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The Beauty of Self-Care

The Beauty of Self-Care: Community Gift Request

by Caitlin Kelch

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Attention everyone! Self-care is even more important during the holidays. Yes, there are a few extra days during which a long nap or two can be taken. And yes, there’s some opportunity to hang out with family and friends to celebrate the holiday. But even with all this opportunity for merry-making and extra time for relaxation, most of us will stress out to some degree. Just don’t.

Take that bath, excuse yourself early, read your book in bed, do whatever it takes to meet your own expectations of the holiday. Spread the love, joy and cheer, but remember to honor you.

In the spirit of giving, and since this column has spurred many conversations and suggestions, I thought it would be wonderful if we all shared a self-care tip in the comments section for others to enjoy over the holiday break. Whether it’s “treat yourself to seconds,” or “take tea alone in the tub,” share one thing that you do for yourself that someone else may not have thought of.

Here’s mine: Take a moment and say to yourself “may I be happy and at ease.”

I can’t wait to read yours.

Happy holidays everyone! –Caitlin

 

*Pattern above by Jen Lashek of

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Comments

  • I’m a grad student studying history. I love every minute of my work, which mostly consists of reading history books and writing about them. But I need to decompress after the semester. Over Christmas break I plan to listen to a biography of Patrick Henry. While I listen I am going to quilt. It will be fabulous!

  • I started a tradition a few years ago where I take a long holiday drive by myself listening to music I enjoy and look at the Christmas lights. Takes anywhere from a 15 minute jaunt to the full 45-minute tour of the city, but I have been doing it now for ten years, and it’s all mine.

  • Go to bed early enough that you can read…a REAL BOOK with pages all crisp and snappy or soft and swooshy, and the smell of real paper.
    No hard shiny lit up devices in bed.

  • For the last three years, I’ve blown off my office holiday party (always an over-the-top affair which feels ridiculous to me) and instead spent that evening picking out a Christmas tree with my husband and my two kids. Staking claim to personal time which would otherwise be “stolen” by a workplace obligation makes our annual family holiday tradition even more enjoyable to me.

  • If you can slip away, go for a walk. I like walking right after dinner when all the houses are lit up for the holidays. They look magical and it makes me feel relaxed and happy. Dusk and early morning are also good times for a walk. I’d suggest leaving your earbuds at home and enjoying the quiet.

  • Whenever I find myself engaging in negative self talk, which honestly happens too often, I’ve been imagining someone I despise saying it to me instead. It makes it super easy to say **** off, that’s not true at all.

    Lately for me, it’s been a lot of thoughts like I’m not good enough and I’ll never succeed and I’m a giant failure at anything I do, and a few minutes of imagining the peotus saying those things at me gets the fire started. For me at least, this works because the remove puts what I’m thinking in perspective and gives me the space to have faith in myself.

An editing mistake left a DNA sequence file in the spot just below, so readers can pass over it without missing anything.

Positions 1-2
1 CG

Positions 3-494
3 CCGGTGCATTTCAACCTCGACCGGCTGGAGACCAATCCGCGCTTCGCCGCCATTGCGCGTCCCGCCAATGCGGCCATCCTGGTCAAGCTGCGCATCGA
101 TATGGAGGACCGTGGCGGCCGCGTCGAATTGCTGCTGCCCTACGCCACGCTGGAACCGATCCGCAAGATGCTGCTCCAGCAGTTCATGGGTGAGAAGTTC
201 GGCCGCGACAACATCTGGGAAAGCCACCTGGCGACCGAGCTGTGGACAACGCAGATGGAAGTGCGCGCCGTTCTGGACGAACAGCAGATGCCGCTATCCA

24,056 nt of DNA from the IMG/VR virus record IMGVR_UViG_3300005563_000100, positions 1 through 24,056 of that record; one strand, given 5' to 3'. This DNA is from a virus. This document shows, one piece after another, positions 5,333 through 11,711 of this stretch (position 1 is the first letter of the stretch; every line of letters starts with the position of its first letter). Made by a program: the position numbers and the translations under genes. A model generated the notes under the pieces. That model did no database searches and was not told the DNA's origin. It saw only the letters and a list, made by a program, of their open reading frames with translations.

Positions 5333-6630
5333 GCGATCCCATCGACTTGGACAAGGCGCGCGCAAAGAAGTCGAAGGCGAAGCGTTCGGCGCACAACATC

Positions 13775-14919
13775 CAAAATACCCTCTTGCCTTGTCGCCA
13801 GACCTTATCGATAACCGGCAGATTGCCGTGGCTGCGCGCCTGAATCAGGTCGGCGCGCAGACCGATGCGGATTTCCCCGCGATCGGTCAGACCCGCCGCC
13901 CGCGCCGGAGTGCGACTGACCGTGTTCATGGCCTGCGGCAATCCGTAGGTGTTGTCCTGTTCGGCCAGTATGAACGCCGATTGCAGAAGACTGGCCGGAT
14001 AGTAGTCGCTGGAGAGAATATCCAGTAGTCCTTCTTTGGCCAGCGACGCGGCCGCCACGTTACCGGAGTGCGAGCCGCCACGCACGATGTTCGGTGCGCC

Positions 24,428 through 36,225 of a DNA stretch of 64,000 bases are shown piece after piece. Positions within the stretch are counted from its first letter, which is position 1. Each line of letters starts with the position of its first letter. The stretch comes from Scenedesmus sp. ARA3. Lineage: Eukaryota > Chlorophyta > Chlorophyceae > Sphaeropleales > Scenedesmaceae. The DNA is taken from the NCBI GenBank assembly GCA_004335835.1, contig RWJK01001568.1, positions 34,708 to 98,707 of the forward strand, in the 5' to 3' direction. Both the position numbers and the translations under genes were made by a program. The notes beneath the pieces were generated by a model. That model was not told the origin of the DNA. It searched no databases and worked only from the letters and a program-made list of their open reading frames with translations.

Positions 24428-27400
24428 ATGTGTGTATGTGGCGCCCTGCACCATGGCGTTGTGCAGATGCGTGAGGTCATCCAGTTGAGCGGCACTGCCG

• I bake cinnamon rolls on Christmas Eve, before the visits to the family begin. They take a while and require my undivided attention, which helps me focus and relax. Plus the kneading relieves a little stress. They’re pretty rich and indulgent so I find Christmas morning is the best time to enjoy them with a cup of coffee while we open presents.

  • I have a huge family that gets together at Christmas and I love it, but I’m an introvert who needs to recharge with alone time. So, when I need a rest, I go into my bedroom, lie down on the bed, and put on a sheet mask. Then I just relax for 20 minutes and listen to the muffled sounds of 50 people chatting downstairs. When I’m done, not only are my batteries recharged, but my skin looks great!

    • This seems like a great idea to me. I am an introvert, too, so I can relate. I’ve never used a sheet mask; can you recommend a good one? I used to take a book to family gatherings, and if conversation was getting overwhelming, I would find a quiet spot and read for a few minutes before rejoining the revelry.

  • essential oils. Particularly for anxiety and stress relief – there are so many to choose from and they have deep effects. Consult a good book and buy quality.

    • I would love to learn to knit. Do you have any recommendations for books/tutorials/projects for beginners?

  • Each year my husband and I host a Christmas party the first Saturday in December. It takes me a week to decorate and get ready for it. We always have overnight guests as well. So, I put clean bed linen on our bed and spray my favourite scent on the pillows. So after the party is over I can come to bed, relax and cuddle with my main squeeze.

  • Taking care of ourselves is crucial to our wellbeing. As the owner of a travel company for women i see how travel transforms, nourishes and restores. I encourage all of you to make sure you take ALL your vacation days in 2017 and along with the excellent tips above plan a trip just for your wellbeing. Travel is one of the best tools for women’s wellness.

  • Getting outside, even briefly, on these short days is everything. Just taking a moment to get in nature & feel the sun on my face makes me pause & appreciate all that is well in the world. It could be that necessary vitamin D everyone is talking about needing too. Either way, I know it makes a world of difference in reframing my day & making me have, dare I say it, a sunnier disposition.